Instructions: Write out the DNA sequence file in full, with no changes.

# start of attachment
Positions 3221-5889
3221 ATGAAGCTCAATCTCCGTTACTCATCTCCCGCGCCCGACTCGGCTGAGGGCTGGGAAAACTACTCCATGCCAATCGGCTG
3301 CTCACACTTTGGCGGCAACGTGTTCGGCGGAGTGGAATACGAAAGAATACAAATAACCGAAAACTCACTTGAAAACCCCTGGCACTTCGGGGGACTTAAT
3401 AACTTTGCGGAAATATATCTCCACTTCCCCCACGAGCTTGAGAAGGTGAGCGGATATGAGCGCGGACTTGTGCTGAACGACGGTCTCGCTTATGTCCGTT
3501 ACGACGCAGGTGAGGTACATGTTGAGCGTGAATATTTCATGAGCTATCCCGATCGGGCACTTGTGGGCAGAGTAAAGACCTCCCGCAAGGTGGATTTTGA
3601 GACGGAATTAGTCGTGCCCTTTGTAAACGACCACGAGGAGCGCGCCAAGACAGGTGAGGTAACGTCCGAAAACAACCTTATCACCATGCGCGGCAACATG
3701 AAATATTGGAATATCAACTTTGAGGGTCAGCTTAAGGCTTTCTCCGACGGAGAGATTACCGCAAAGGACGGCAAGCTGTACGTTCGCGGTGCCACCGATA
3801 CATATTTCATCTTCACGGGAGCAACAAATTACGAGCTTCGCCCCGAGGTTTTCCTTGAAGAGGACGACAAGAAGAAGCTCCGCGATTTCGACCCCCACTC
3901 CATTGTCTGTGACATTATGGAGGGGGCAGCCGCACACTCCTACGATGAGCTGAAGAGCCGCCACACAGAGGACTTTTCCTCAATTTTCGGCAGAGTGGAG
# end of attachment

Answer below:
Positions 3221-5889
3221 ATGAAGCTCAATCTCCGTTACTCATCTCCCGCGCCCGACTCGGCTGAGGGCTGGGAAAACTACTCCATGCCAATCGGCTG
3301 CTCACACTTTGGCGGCAACGTGTTCGGCGGAGTGGAATACGAAAGAATACAAATAACCGAAAACTCACTTGAAAACCCCTGGCACTTCGGGGGACTTAAT
3401 AACTTTGCGGAAATATATCTCCACTTCCCCCACGAGCTTGAGAAGGTGAGCGGATATGAGCGCGGACTTGTGCTGAACGACGGTCTCGCTTATGTCCGTT
3501 ACGACGCAGGTGAGGTACATGTTGAGCGTGAATATTTCATGAGCTATCCCGATCGGGCACTTGTGGGCAGAGTAAAGACCTCCCGCAAGGTGGATTTTGA
3601 GACGGAATTAGTCGTGCCCTTTGTAAACGACCACGAGGAGCGCGCCAAGACAGGTGAGGTAACGTCCGAAAACAACCTTATCACCATGCGCGGCAACATG
3701 AAATATTGGAATATCAACTTTGAGGGTCAGCTTAAGGCTTTCTCCGACGGAGAGATTACCGCAAAGGACGGCAAGCTGTACGTTCGCGGTGCCACCGATA
3801 CATATTTCATCTTCACGGGAGCAACAAATTACGAGCTTCGCCCCGAGGTTTTCCTTGAAGAGGACGACAAGAAGAAGCTCCGCGATTTCGACCCCCACTC
3901 CATTGTCTGTGACATTATGGAGGGGGCAGCCGCACACTCCTACGATGAGCTGAAGAGCCGCCACACAGAGGACTTTTCCTCAATTTTCGGCAGAGTGGAG